Newspaper Page Text
OUOTATIONS ON NEW YORK STOCKS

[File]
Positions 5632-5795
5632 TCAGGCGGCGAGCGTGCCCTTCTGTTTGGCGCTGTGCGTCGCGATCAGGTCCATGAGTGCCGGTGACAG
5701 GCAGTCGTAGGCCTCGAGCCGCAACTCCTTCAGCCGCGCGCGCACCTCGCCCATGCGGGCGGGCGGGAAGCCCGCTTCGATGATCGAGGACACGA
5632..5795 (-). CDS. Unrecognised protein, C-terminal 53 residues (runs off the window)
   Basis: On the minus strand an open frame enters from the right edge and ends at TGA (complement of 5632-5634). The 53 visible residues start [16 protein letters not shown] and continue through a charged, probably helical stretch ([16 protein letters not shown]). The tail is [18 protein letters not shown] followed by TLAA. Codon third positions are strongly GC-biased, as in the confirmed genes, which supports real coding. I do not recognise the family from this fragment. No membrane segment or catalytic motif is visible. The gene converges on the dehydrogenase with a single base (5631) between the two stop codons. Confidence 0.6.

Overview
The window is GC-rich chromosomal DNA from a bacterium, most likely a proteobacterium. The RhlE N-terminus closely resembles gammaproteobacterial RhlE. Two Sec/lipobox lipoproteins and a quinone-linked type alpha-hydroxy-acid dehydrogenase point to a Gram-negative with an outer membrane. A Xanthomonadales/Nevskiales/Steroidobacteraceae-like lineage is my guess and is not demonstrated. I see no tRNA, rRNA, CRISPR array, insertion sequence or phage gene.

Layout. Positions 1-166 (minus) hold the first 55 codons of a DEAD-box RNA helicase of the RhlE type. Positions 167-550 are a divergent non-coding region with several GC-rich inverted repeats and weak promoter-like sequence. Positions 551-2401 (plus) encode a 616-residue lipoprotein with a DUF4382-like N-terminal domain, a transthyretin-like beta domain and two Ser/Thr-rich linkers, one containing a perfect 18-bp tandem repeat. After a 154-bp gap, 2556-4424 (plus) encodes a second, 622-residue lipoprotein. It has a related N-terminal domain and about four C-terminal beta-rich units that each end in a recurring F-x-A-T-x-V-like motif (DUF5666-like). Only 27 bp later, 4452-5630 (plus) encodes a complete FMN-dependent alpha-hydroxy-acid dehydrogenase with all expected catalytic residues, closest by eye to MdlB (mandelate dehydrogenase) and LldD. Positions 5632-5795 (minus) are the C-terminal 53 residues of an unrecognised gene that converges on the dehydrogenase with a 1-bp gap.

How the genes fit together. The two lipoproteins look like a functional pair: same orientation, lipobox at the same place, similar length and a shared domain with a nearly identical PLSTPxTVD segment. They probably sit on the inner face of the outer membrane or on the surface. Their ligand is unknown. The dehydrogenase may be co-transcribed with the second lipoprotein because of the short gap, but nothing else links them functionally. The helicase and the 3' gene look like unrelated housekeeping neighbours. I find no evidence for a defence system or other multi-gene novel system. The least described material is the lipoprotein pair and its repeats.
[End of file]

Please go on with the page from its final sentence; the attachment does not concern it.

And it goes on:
(Reported hy Coe Commission Co.) New York, March jo.-The opening and closing quotations were as follows: Open. Close. American Ice.............. 7' 7 Amalgamated Copper ....... 67 65.4 Anaconda Mining Co....... o8 zo8 American Cotton Oil........ 4ay 4a1 Atchison, Topeka & Santa Fe 8o;4 8a Baltimore & Ohio.......... p9 89.. Brooklyn Rapid Transit..... 65 644 Canadian Pacific............ a a27 C., C., C. & St. Louis....... 89 89'4 Chesapeake & Ohio......... 45'i 44 Chicago & Alton........... 3j' 3jo/ Colorado Southern ......... 25a 25/ Colorado Fuel & Iron....... 64/ 63!. Chicago Great Western..... 24 23.. Delaware & Hudson ....... 66!' t65 Erie ....... .. ....... 35 34'4 do first preferred ... 66 y4 66'4 SALT LAKE OUOTATIONS (Reported by Coe Commission Company.) St. Lake City, March 3o.-Noon call on stock exchange: Ajax .......................... .41 Con. Mfercur ................. . I.S.. Carisa ..... ................. . .1 "i Century ...................... .47 California ..................... ..60! Daly West ................... 42.55 Lareine ..................... .05 Lower Mammoth ............. .51!. 'Mammoth ..................... .35 lay Day ..................... .,gf O ntario ....................... 5.25 Star .......................... .i.. T ctro . ....................... .17 Uncle Sam .................... 2.1 LIVESTOCK QUOTATIONS AY ASSO'IAf. I1'5IES ' 1. Kansas City, March 3J.-- Cattle--Re ceipts. 5,000 head. including 5oo head Texans. Market steady. Native steers. $3.=54t5.75; Texas and Indian steers, $.r.5ott4.2 Texas cows, $I.gooa 3.25; na tive cows and heifers. $f.754.4.5o; stock ers and feeders. $.3.73414.65; bulls, $S.o'u@ 4.5o: calves, $2.3j0 6.75. Ilogs- Receilpts. 3..oo head. Market weak anil Sc lower. Bulk of sales at $7.1o 07..30; heavy,'. $7..550 7.40': Ipackers, $7.1O 7.,31: nsiclum, $7.2b007.J35; light. $,.SigS 7.15; yorkers, $7.1,tsi7.15; piKg* $6.5uo( Sheep-Receipts, .I.o head. Market ste:ldy. Moutons. $.lasr s 6So I'slhs.. SS.7. M' 7.45 ; rasng wethers. $4.564 (6.10: ewes, $4.753s 5.0'' : e'tern steers, $2.9oi0 .uu; co.Js, $1 .935" 3.J)o. Omaha Livestock. BY As 0141.1) 'RHI 5. South I knaha, March 3o.--('attle ].ceipt.. 1.200 head. .Market stealy. Na tive ste. rs, $ |.ooft 5..5 : C'. ', and hlei ers, $.2l.514 .i5; canners, $J.,,o~n .lo ; stock ers and feeders. $3.ok 4.70o ; ca:lves. $3.oo t6.50 ; bulls, stags, etc., $..3o(. 4.00. Ihfgs-Receipts, 1ooo he:ad. Market 5e IN THE STREET TODAY General Tone Is Lower, Although Markets Harden at Close. sY ASSOC'IATED 'I:FSS. New York, March jo.-Saturday's fa vorable bank statement and the better tone for Americans in London were disregard ed at the opening of today's stock market, a majority of the leading issues showing. A special selling movement was started again in Union and Southern Pacifies, the latter exhibating considerable weakness. Practically the entire list were lower and there was further evidence of forces of liquidation. The continued absence of public Inter est, the increasing intensity of the South ern Pacifie controversy and various ru mors ranging from threatened labor trou bles to 4ears of a money stringency were the chief causes for the unsettled state of the market. Southern Pacific was sold down a to 58, the lowest of the movement. St. Paul, New York Central, Pennsylvania Reading, Union Pacific, Amalgamated Copper and Tennessee Coal declining i(r S!3 below Saturday's close. .Many other less prominent stocks made promlinent declines. Supporting orders checked the decline and realties extended to a point or more in Amalgamated, New York Central, Pennsylvania and Canadian Pacific and a in Southern Pacific. The market became intensely dull at the rally. The early selling was attributed to calls for additional margins. Bonds were easier at noon. Buying was encouraged by the absence of fresh selling at the higher level of prices. The inquiry, wl.ile small, carried St. Pattl, Pennsylvania, Union Pacific, Amalgamated and a few others a fraction above last week's close. Southern Pa cific fell hack to 59 later, anI the market eased off. Prices reacted slowly but the decline klid not become precipitate until New York Central broke to joS ; other stocks fell away rapidly then, Southern Pacific touching the lowest. The decline from the higher level ranged well over a point in many instances. Trade slackened toward a p. m., but the market did not harden. The apathy of the demand on rallies offered no encouragement to the bulls and active selling was resumed, carrying prices to the lowest of the day. New York Cen tral touched s3o; St. Paul lost 'I and many active stocks extended their previous fractional loss to a point or more. Ana conda lost 8. The tightening of the loan money aggravated the weakness. Cover Ing by room shorts caused a rally of a point In Southern Pacific and of fractions POOSON, PELOUBET & CO. PubllcAccountants NeW YOik - 20 Iroad Street Chloalo Marqutte uflldng St. Louis C- lmloal Building Butte Hlennesy Bullding I Open. Close. Hocking Valley, preferred.. 96'4 96!'1 Illinois Central ...... ....1 361 I136 Iowa Central .......... 36'i 364 Kansas City Southern .... 3o'1 o3 Louisville & Nashville ..... 17ai I uit Lead ...... ...... ...... a ' as Leather ...... ...... .... ta Ia Manhattan Conaolid.ted ... J38.yj I8.j M., St. P'. & S. Ste. Marie.. 68 On Metropolitan Traction .....t15'i t34s Mexican Central .... ..... a-6i a6 Missouri. Kansas & Texas... ast'i a24 do preferred ............ SS 54 Missouri Pacific ........... to6 to6I/ New York Central......... s3Ji 13t Norfolk & Western ........ 691', 6 Northwestern ...... ...... 8o'.0i 18 North American .......... so tos Ontario & Western ....... 3o jn4 Pennsylvania Railway .....t37! 136)ti Pacific Coast Co .......... 35 .3 People's (;Gas ..............os tot Victor ....................... . 2. Daly-Judge .................... o.ta1/a Daly .......................... 2.25 Grand Central ................. 5.20 Martha Washingtonl ........... .o4/1 New York .................... .24:' Sacramento .................... .27 Utah .. .............. ........ .73 Black Reas .................... "54 Hen Butler .................... . u ('role .............. ......... .60 IF. & n. ...................... . S Little hell ..................... 2.o0 Silhcr King ..... ............ .72 L'nited Seatcs Mining .......... 24.25 Vabash l ...................... . .27 Yankee ........... ........... .4 lower. lleavy, $7.15(17.35; ,uiireS, $7.ao (a 7.25 light, $7.Sto17.25; pigs, $6.75U 7.00 : bulk of sales, $7.2ou4 7.3o. Sheep-Receipts. 8,ooo head. Market stcady. Fed muttons. $5.75i16.35; weth crs, $5.50u6.3J; eyes, $4.50,. 5.75: co.m mon and stockers, $2.ouoi3.5o; alIbs, $6.uo 4(7.35. Chicago Livestock. IY ASSO'IALED PRIF . Chicago. March ' 30.-Cattle--Rceciph, .so head. Market. steady. (;ood to prime steels, $5.-.uil5.Sii poor to me diumn. $;3.754475; stockers annl feccdrr, $2'. 5$ i 4.7S; cowý. $1.5(1034.5n ; Ih: ii r,, $-.50s r4.3.5; cann.rs. $ .* ,', i ! . 1, ulls. $.:5~ai 4.50o: calves, $3.u0o(a c 75; 'Texav fc.l ,.c; rs. $4.ou41' 4.54. I logs-keceijts tudiy, .24.40 ; to'n(or r ,i , . .:5 . ,,o ; left over. 2 ., , ; 5(1 1 oc 1 sser. .Mixed and hut'ht'er, $7.1,.7.3J 5; 0ood to 4 .hl ice heavy, $7.3s.' .55: ro:Il;Ih Iihe vy, $7. 1 1 .35; light. $ . 7. bulk of sales. $7..2- i7.is. Sheep--Ieccipts, .o,,o.,; steady. Cool It choict we.thers. $5.i5(~,.7i5: (air to .ehice mixed. $4.5n. 5.50; \r,'r'tr sheep, $5. 5(. 6.735; natlive lamb', $5.5"' 7.50; \Western lambs. $5s.5u41t. o. in other stocks. The rally was not well hechl and the closing was weak. COPPER MINING QUOTATIONS (Reported by Coe Commission Co.) Boston, March 30.-The copper min ing shares closed today as follows: Anaconda .- . .- . - - $108.00 Amalgamated - - - - - 65.62 Osceola - - - - - - 68.75 Parrot - - - - - - - 29.50 Mohawk - - . - - 652.00 Daly West - ----. - 42.50 Tamarack .- . .- . - - 160.00 Utah Con . - . . . - 28.62 Shannon - - - - - - 12.50 Centennial - - - - - - 24.75 United States -- . -. - 24.50 St. Louis Wool. aY ASSOCIATED PRESS. St. Louis, March 3o.-Wool, steady; territory and eastern medium, JS@17c; fline, ,it16c; coarse, sa@iSc. New York Wheat. aY ASSOCIATED PRESS. New York, March 3o.-Wheat was quiet but snerally weak, and sustained all the forenoon on covering and talk of a visible supply decrease; March, 8: 1-16c; May, 77c. Chicago Wheat. Chicago, March 3o.-May wheat opened (r0 !,ic lower, at 72 4@72ctc today on improved weather, but rallied to 72yc. LO, THE POOR INDIAN. Stripped by time of the picturesque at tributes that Longfellow sung in sounding nunbers, divested of his blanket and hair by Jones. who does not pay the freight, the American Indian is now to be sub jected to the indignity of haviing his name clipped. Ity order of the secretary of the interior Painted D)og will become Claude Wildairs and tie unhandsome Man. Afraid-of-Ilis-Face will aftertimue be plain John Potts. The department seeks justili cation for this barbarous assault on the picturesque nomenclature of the red man in the explanation that it is not possible to keep the Indian individual identified. Thus does the utilitarian tendency of the age rob us of our romance. But the chhnge that has been ordered should not be allowed to go on without protest, even though the protest be all in vain, We who have inherited the land of Ilia watha, whose ears have been tickled by the song of the falls to which the maiden Minnehaha gave her name and confided the perpetuation of her fame, feel that the iconoclasts of the Indian department are striking a blow at our traditions. We have earned the right to stand for the Indian and his name. On occasion we have found it necessary to chastise him, but on the other hand we have rejoiced his soul with the firewater of the white man. The memory of him, redolent of evil smells, gaudy blankets and a tendency to pilfer, is sweetened only by the knowl edge that he was the founder of the for tune of our forbears In that his require tnents were as few as his pelts were many. And it is a fact beyond question that the red man who bore the name "Skin-the-Beaver" was more readily skinned of his skins than he would have been had he been known as John Smith. Irrigation works in British India which cost $a8,ooo,ooo, water 13,ooo,ooo acres and pay 7 per cent on the investmnub Open. Close. Republic Iron & Steel. ... i', Io44 Reading ...... .......... 58?6 S58! do first preferred ....... 84 84 Rock Island .............. 43"J 420 Southern Railway ......... 3t4 31 Southern Pacific .......... 6o, 59'3 St. Louis & San Francisco. 79o! 77'/: Smelter .................. 48 471 Sugar Refinery ........... 24 stJ4 St. Paul ................ 6a 16t Tennessee Coal & Iron.... 65 6314 Twin City R. T. Co ......io 1o8;4 Union Pacific ............. go 89' United States Steel ........ 3S.. 331 do preferred ............ 84.41 8s' Wabash .................. a8 7TS Western Union .......... 87t 87! Wisconsin Central ........ a44; a24, do preferred ..e ...... 4716 47 Wheeling & Lake Erie ..... aj a3 Money, s/a per cent. Total sales. 67t.ooo shares. MEXICANS ALIVE TO BENEFITS OF OITCH REALIZE THAT CONSTRUCTION OF THE PANAMA WILL BE A GREAT ADVANTAGE TO REPUBLIC. Washington, March 3o.-Recent press dispatches from the City of Mexico indi cate that the republic south of the Rio (;rande is fully alive to the advantagesc that will result to it from tile construction of the Panama canal. According to these reports P'resident Diaz is alrtady contem plating the establishment of a steamship line to run front Vera Cruz, by way of Progrcso. llavana and Port l.imon, to Colon. The present project does not con template a through Mexican line to the Pacific, but those best acquainted with the efforts that Mexico is mnaking to develop trade with the Central and South Ameri can republics have little doubt that such through lines will follow, or that a large trade to lie carried in tramp steamers will be built up. It may even be questioned whether :Mexico, by reason of its more favorable geogralphical location, will not beneit iby the canal more, iut propotti.n to its lopiulation andI wealth, than will the nilted States. It is doulbti ul if Aimerica hu.sinces men generally iappreciate the great inldustrial ldeveloiipment that is goinig onl in M'xico and th t the extent f the elfot which the .Mlcxican governmenit is miaking to build upl an export trade, lpCecially with the tile Lati eitrican coulntries to the southtt of that repullic. A goverlnment cllttller cial con.mnission is now in South \Ameirica its the interests of this 1Mexican export trade, and a list of the sample articles takent by this commtission, which was sent to the state departniint in Octuobecr by Coinsul Canada at Vera Cruz, contains a list of articles that is remarkalle for its range and variety. The list, as sent by the rconsul, is as follows: Sacks, binding twine, cordage, matting, etc., made front henequen fiber; silk, cot ton and linen rcbozos front Leou, State of (;uanajuato; silk hand-made, rebozos, front the town of of Santa Maria, State of San I.uis Potosi, said to lte the finest in the country; hosiery anid underwear of cotton flannel from Mexico City, Celaya, etc.; also sewing thread put up to resemble the product of the Scotch mills; colored cot ton braid for shoe tags and similar pur poses, manufactured in Mexico City. The array of cotton goods is really remark able. All the chief factories at Puebla. Mexico City, Orizabo, etc., contrilbute, and the samples sent by each are substantially the same, though, in general ,each of the factories is also represented by a given specialty. The goods include mantas, bleached and unbleached; drills, damasks (alemaniscos) for tablecloths, etc. ; per cales and prints in every style, some of the patterns being very tasteful: dress goods, with silk finish; dress goods, with velvet finish; men's suitings, almost undistin guishable from woollen goods; muslins, checks, twils, bombazines, organdies, vichy cloth, cotton flannel; also cotton handkerchiefs, towels, yarns, etc. There are further sent erackers and Italian pastes, cigars and clgarrettes, wollen suit nlgs and other woollen goods, silk rebo zos, silk thread, etc.; an exquisite variety of drawn work from Aguas Calientes; shoes manufactured in Mexico City, Leon and Saltillo; charro hats; steel rails from the newly started steel foundry of Mon terey; whisky and other spirits; cotton hosiery from Guadalajara Jalisco; all kinds of soap and perfumes from Guada. lajara, and beer from the brewery of O.rizabaa. It is rather surprising to find steel rail among the articles that Mexico is preparing to export, and soaps and per fumeries have not heretofore been looked upon as articles of Mexican production. It is in cotton goods of all kindls that the Mexican competition bid.i fair to be the most formidable. There are a large number of cotton factories throughout the republic, many of them operated by water power. In larger and more modern es tablishments the machinery is of the lat est pattern and though the output does not compare in quality or quantity with that turned out in similar establishments in the United States andl England, the labor cost is such a small item, in com-. parison with American and English wares, that the goods can be sold at low prices and yet afford a fair profit to the owners of the plants. In Latin-American cot ton trade the Mexicans have an advan tage in the fact that the same lines of goods that are manufactured for home consumption are just what are wanted for the export trade. It is not impossi. ble, if the Mexicans are successful in de veloping the cotton manufacturing indus try, as they now give promise of being, that the far-seeing men who dominate the republkc will begin to look through the Panama canal and across the Pa cific to the markets of the Orient as well as to those of Central and South Ameri ca. In the Latin-American trade the Mexicans have the great advantage of a common language and a common race origin with their customers. They under stand dealing with them and understand their wants. Thus far the Mexican ex. ports to the other Latin-American coun tries, including Cuba, have amounted tc only a few million dollars per year, but, if the efforts of the commercial commis sion are successful and if the Panamre canal is constructed, it is probable that the figures will increase rapidly. A fac tor that may be important in developing Mexican trade with the nearer Central American republics may be the proposed inter-continental railway. There are few articles of heavy freight that could be CLASSIFIED ADS 1 CENT WORD Every Want Listed Here HELP WANTED-MALE D I I'1V:. - SI. F.WD, REi.IAIBLE * .it w.anted in every locality for protit Sh' secret service; xperienllce untneces sary. Write American Detective Associa. tion Indianapolis, Ind. LIST YOUR work here. llelp suppliel free: plenty work now. St. Paul Eim pIylniegnt office, to N. Main. 'Phone .SS. WANTED-SITUATION . 11 X)IHRAI'IIER AND hookkeeper and ;al around office man dreires position. Anw er, stating terms, "Stenographer," Inter Mountain. -. FOR RENT-ROOMS OI.. )N llI. CK-New and modern rooms. Srnter Iron and Wyoming. Nt)H RENT-L.ynch block, all modern outeide rooms, first-class, $8. No. ayo East Park. TIllE ll.l.WVOOI)-Transients a specialty. 5Sh East Broadway, Ilutte. Flt RHENT-The Erwin, newly furnished rooms, modern conveniences, prices reasonable; aja East Park. TRANSIENT-Special. York flock. No 66 West Park. HOTEL OXFORD-Rooms $so up. First class; modern conveniences. So. Main. FOR RENT-HOUSES 1:(t i RENT-Upper modern six-room fi.t. ,I;i N. Jackson. Apply 73J W. Quartz St. Rent reasonable. FOR SALE-REAL ESTATE F' 1R. SA.l:- -()ne of the best six-room modern residences on thie West Side; price reasonable, and will make very easy ttrs. Smith & JetTries, io West Granite TO TRADE-REAL ESTATE "ITt "I IAI)[ ?Al, IS'TIATll -A v::cait It totra:de for reside.l '- pit,,cr-ty; what h..v, yi got to trade' Smith & Jlltrics, S -,-t (;ranite street. CLEANING AND DYEING 'A U\lI l'S 'al isianl Dy liousc--All .work giuaranteCd. No. 6o \Vest Galena Itreet. 'P'lone 747-A. French dtyciig and cleaning. COLLECTIONS BUlTTE Al).USTMIENT COMPANY Colltcts bad blils; try it. ass N. Main. AWNINGS, TENTS AND COVERS Al I. KIND.S made to order. Alexander lMacaulay, sia South Main. Phone 6a. BOOKS AND STATIONERY NOVEiL bought, sold and exchanged, at Paliter's, No. 58 JEast Biroadway. CARPENTER AND JOBBER SATISI:ACTORY work, lowest estirnates. W\. E. Wynne, No. ia East Porphyry. 'Phone 6sa-F. DRUGGISTS REMOVED-Thu Owl Pharmacy to sI-56 East Broadway, opposite the Thornton. ELECTRIC BATHS EI.LECTRIC TREATMENTS--Body mas sage. chiropody, superfluous hair re moved. Parlors 43-48 Owaley. EXPRESS WAGONS kIN(, World's box or 'pnone zoo. HOTELS-LODGING HOUSES WIHEN IN BUT1 E stop at "The Argyle." Steam heat, electric light, free baths. 68 West Broadway, opposite Miner office. FOR SALE-HORSES F)lR SAI.E--A 3-year-old colt; very styl ish and gentle, broke for sadd' l or driving. Address A. A., care Inlter Moun taiil. HAIRDRESSING h11 S. A. BIRTHRIGHIT, hairdressing, manicure, chiropodist. 114 West Bdwy. HARNESS AND SADDLES iESTI workmanship, lowest prices guaran teed. Alexander Macaulay, No. ias South Main. 'Phone 6a. HOUSE MOVNG IaI.Jr)NU & SI11'Ill-llouse noving and raiing. 517 \V. Park. Phone 89oB. LACE CURTAIN LAUNDRY CUII AINS laundered and darned, as cents and up pair. s17 South Montana. shipped by rail from the United States to Central America with profit, but the hlexican manufacturers would probably be able to ship considerable quantities Iby rail route, especially to the neighboring republic of Guatemala. THE FOOL AND HIS MONEY. If there be one thing which, more than asother, the Post disapproves, it is the ef faet to regulate the morals, manners, re ligious beliefs and standards of behavior of the individual by legislation. That per. sons who disturb the public peace through any cause, or outragespublic opinion, or set an open example of degradation for the young-that such persons should be re otrained and, if necessary, punished severe ly, we fully agree. No one has the right to shock the sensibilities of his neighbors or to injure them in their property or per sons. We have all the laws we need in this regard, and a good police service will accomplish every desirable result. If, however, we are dwelling under a regime of socialism, we should feel strong ly inclined to demand legislation In the case of the proposed invasion of this coun try by Adelina Patti and her latest hus hadl, the frugal and far-seeing Baron Cederstrum. The prelparations for that rai 1 are so ghastly we are almost moved to Butte Business Directory For the Benefit of Busy People. COME OUT OF YOUR SHELL and Iook about you for the opportuitiitie. that makr ritucers. Yo, cainnot expect to sllcceed ,o long as you keerl undelr covrl. Why not ul.e the colIIumnI. of the' Inter Mountain to lrt the peroplr know whatt you are captllc of uldoing Io I not 1 ait until tomorriw. Put it in tlihe Iter M~lunta.ini tudl.uy. LOST L )ST -ltlnck 'Cuckerel Slpaniel pup. i'e turni to No. J(, We\'st btr;alit .aIId re erive reward. LOAN OFFICE SIEGEL'S LOAN OIJ'FICE--No. IS East Park street. Mooney loaned on every article of -.lue. MONEY TO LOAN-Low rate of lateregs. At Girson's, No. a4 East Park. MUSIC TEACHERS JIIN N. OI.SI)N--'Teacher violin, man. dolin. 148 W. Granite, 'Phone 8JIM. MHS. A. I.. HART.lEY C--ornetist. In structions given. 34 W. Copper. MIDWIFE llMRS. B. \Al.I.(AC':-Il'roeftsiolai mid wife; holme in conlliineltteltt. 436 S. Wyomiing St. PRIVATE home for ladies. tug Uakot a at. MONEY TO LOAN plr l.l ty. , lit. € ol,- <, I ,i;:a ,~ i 1111111 i ltl S ulath & Jellli'., No. y \\ i't ti(;.an e. .l.i .MINS, K Iluait II Aill Inegol.i:at, a loan for youl Ont il " li'ti ti V l "i, ,oun11.1, r, 20 .1, : iltr it w Ilolk. MONE) to loan on any kindi of aecuiity. The Davenport Co., a_ I5Hatumilton street. LOANS--Mloney to loan at 8 per cent; no dcsys. Hall lirthlcra, No. 48 Eabst Broadway, Butte, Montana. IOANS---On furliture; low rates. Roots a, No. 77 West ne..sGway. iMONEL. TO LO.AN-Jackman & Armri tage Co., Hirbour block, northeast coiner Mnio and Broadway. BAR FIXTURES NI.1V AN SECONI) IIANI It1 I IX t rir'., hilliaird uand pl t ,bles ft '.dle at .j1 l:alst Granite street, uliutte. 'I I( lrunotwick- Ialke ('ollrnder ('company-). FOR SALE-FURNITURE SI'CIAL. ' IIARI((;.AINS. I $75.o0 hotel refrigerator, $ IS.o. I $65.oo new 3j inch wide leather lounge, olnly $4i5.00. $t5o.oJ Iedrootm stoilts, $.3.00 to $=0..o. I fireproof safe, $40.ot; i at $65.0.. I cashier's $65.oo deik. $,o.no. a 8 foot $35.oo bookkeeper's desk, otly r $450.oo piano. only $S3to.oo. 3 large wall cases, $:s.nro and $5.o,,. House refrigerators, half price. BUTTE EXCHlANiGE UI4NITI'tk . CO., Nos. a8 and ao We~.t llroadway. ASSAYERS TiifiMAS liU(;V;Y, assayer and chemist. No. Iao North Main street, Butte. FITZ'PATRICK & LE WIS-Assayers. Successors t, A. B. Rol.ahauer, so8 N. Wyo. st. 'Phone 69.1B. P. . Box s14. LADIES' TAILORING SUIT'S TO ORI)IER, $as and upward; also ladies' own good,; fit gularanteed. New York Ladies' Tailor, .m03j W. Granite street. STOVE REPAIRS SCOITT Stove Repair Works removed to No. ssa East Park. Telephone No. 61I. MESSENGER SERVICE RI t ,; VWorld's box or 'phonle 20o. MASQUERADE COSTUMES Mill'. 1(1r NSUN, exlutisive costuning, No. ins West Granite. Masks, wigs, rent or sale. sereaml for help. The terms of her coan spirary with I mpres.ariu (;rau have at last been made Ipullic, and they exceed, in coldl bloodedi rapacity, anything in the history of spoliatiun. She is guaranteed $S,,o0 for each one of 6o concerts--$3.o,ooo. In any case where the receipts exceed $7,50o she gets half the surplus. It is estimated that under this arrangement she will re ceive in all for the 6o concerts $375,000oo Of the extravagant demands she has made in the way of travel, hotel accommodations and all the rest of it, we shall not speak at length. Enough to say that, upon a conservative calculation, the American people will be made to pay--if they are fools enoqgh-not less than $0,ooo,ooo for Mime. Patti's junket in the United States, and that they will get for their money nothing better than a glimpse of some more or less interesting ruins. Mine. Patti is asking prices now which she would not have dreamed of asking when she was in the very prime of her vocal splendor. Her voice today compares with her voice of 35 years ago as the note of the skylark com pares to the hoot of a mousing owl. She still has her infinite and splendid art, but her voice has lost all of its brightness, its vigor, its clear, high, vibrant joyousness, that cnce made her the wonlder of the world. To those who heard her In her 1 Cent A Word NOODLE PARLORS I9 ik'Al NooMle i'arors-p-ir.itecrs ine teus, soodlcs. Chau. Sule Melwab Co., No. I gt, corner Mercury the alley. OCULIST AND AURIST t. it A cklGý-iiye. ear, nose, Throat and lune.; pricr motllerate; terms cast. No. 41 Hirbour building. 'Phone g.14A. PERSONAL A tliuiN Ii'll \\'tI ll I )r. ll ll't .iiit h 'pti it' al.r , l u.t lnililrtl ti ,,Iltt illi, . '|ll'. p 'drlt'ction .iivlv i'lure .11 ,ll l .lt4 din tili 'l. I'ller $t ai li, Vitii I cirl ilar t"i Ilir. Ihlilt Mll,,li h, ine '. I4,ts so4i , . irlk.olnr, 1i',ihln lvh n, PHOTOGRAPHERS 1)1I'SSI'.AU & Tilu)MSi iN 'PhIoitug:.lit. era; first-cla.s work iuaranitrcd. No. sal-Jlo I ast Park itrret. PRIVATE SCHOOL -il).S I Ut.Io.1,. S Cltft lit-All grdesi taught. No. 4J1 Wcrt Mcrcaury. Otimi pIivaite wrh",ol. SECOND HAND GOODS Pi1. h 1.,I I, I ,,. ii \\'p s t i,.lu' .' I .vsi tIl, hih, t . i l pit , f, " ,i.n l !.uni,. 10t,0" 11 I(',, ' 1 , ! . r h. I ii N ' 1ra 1111 ty o ' ~ t IIh m ',, I , I III 1 , ,,n, r i fi I ,lli ll, , I '.1 tlu s,l ll n It- tit il Il . , 1 i , c ,t I , 1 .l' l h\, , I , u i l i.114 1111n 11til I dl l 1.. ° h I'o , t I', tll..u ". l t,"t !lIu , hT lI, Iho (, b . Ir I' It. :MaN a . SCIENTIFIC MASSEUR .110: . . IB. CA'il i'!, cutuilitih nli.,iitr. Ofi!zes ..Os . 7l4 275 I'cnnoylvaii.a hiiild. InT. 'PhoV 9t97. SURGICAL 11. II, ANSI)N, M. II. -;,.nt rft opiers •ivr ... ..... ~q.,..". ... .' * Sillm low ltlrck. T''cllphttone 42,,. SCAVENGERS I' I 1 I. 141 ,1, 1, A ; I it Mlercury; I h il t iw k Ituit 1 i priomlptIlv filled. SEWING MACHINES REPAIRED 19( N Il .I I.ll I"(XI II.1N ,tl; your chi ,ro inlg mili lithle. Ht ' ul., I will l.tllianlter tIl inwis it like- nI w, at ..ltil c o', s- \', I lrli:ulwsey. TAILORING slliilig ainl ruInllllr wUulullis. 3lu N. l:lain. ACCORDION PLAITING tas West Ilrosdevay. I'hunem pgj-P. TRANSFERS Wil ·bi6V( your` loouIssold' ýooadtiis other valuables in an open wagon whem you can move so much cleaner, quicke4 and cheaper in our new van? Call up Telephone sJ. Montana Truck & Transfeo Co. Offce: No Is West Broadway. JUNK-HIDE DEALERS (I(uH()ON & I'lhI:l LSON. Scrap iroe, metal, hid's. Nu. j.o L-ast I'latinum. 'Phone 639. FOR SALE-MISCELLANEOUS A I INE lAR and ixtures, cheap, 'I'lonae ,',,1$ A. FI(R S \11": I ine- wagm, lhiri,. and two 'plwh lidr Iu: b irt; s. V\'ry -heap. .',,yw I',l.' & \Mll ) well. CARPET CLEANING J1:1 IiI i'' Il( i1 li. I lil N'; aol Staust I':irpt (':leaniui g '. hiave' doubled their r:lpacity fir doing giiood work this season. I. lllllat's fi Ji r i .lil ree. No troublc to ctall. 'I elephw,,- ,lea-M. (;eorv, e I. Shale, mIii ir. ' ks courter Moniltana and IPorphyry. W\EST[SI SI bl. MllA.liC'TIC CARPE' CIraniig Co.- ('arpe.ls sewed, rcniod. erl'edU, iental rugs scoturcd. 3 o W. Uroad. way. 'T'elephoneli 867A. glory It will ble pain to hear her now. The surcctss of tlli cill iclllllatred foray lcldepend wholly upon tlle ignorance, the sluperstition, aid the credulity of the playinlg lIpublic. FUNERAL NOTICE. Il.O)l) I';TT--lRemains of John Blldgett aged 40 years, arrived this morning from Southern Oregon. Remains are at aoa8 Nevada avenue. Notice of funeral in tomorrow morning's palers. A memorial talblet Is on exhibition It two rooms of the Nebraska State Ilistori. cal society at Lincoln, whach is to be placed upon one of the big redwood trees in a park at Santa Cruz, Cal., in memory of the late J. Sterling Morton, former sees retary of agriculture. This tablet Is about two feet square and is cast with its In, scriptions standing In bold relief so that they may be read at a considerable dlo tance. On the upper left-hand corner are the words "Plant truths," and upon thq ulpper right-hand corner the words "Plant trees." Below these words is a design composed of four oak leaves and an acorn on a single twig beneath which is set for the significance of the tablet, as follows I "In memory of J. Sterling Morton of No. braska, father of Arbor day; born April as, t832; died April 27, tioa. By cerde of Nebraska State Historical society."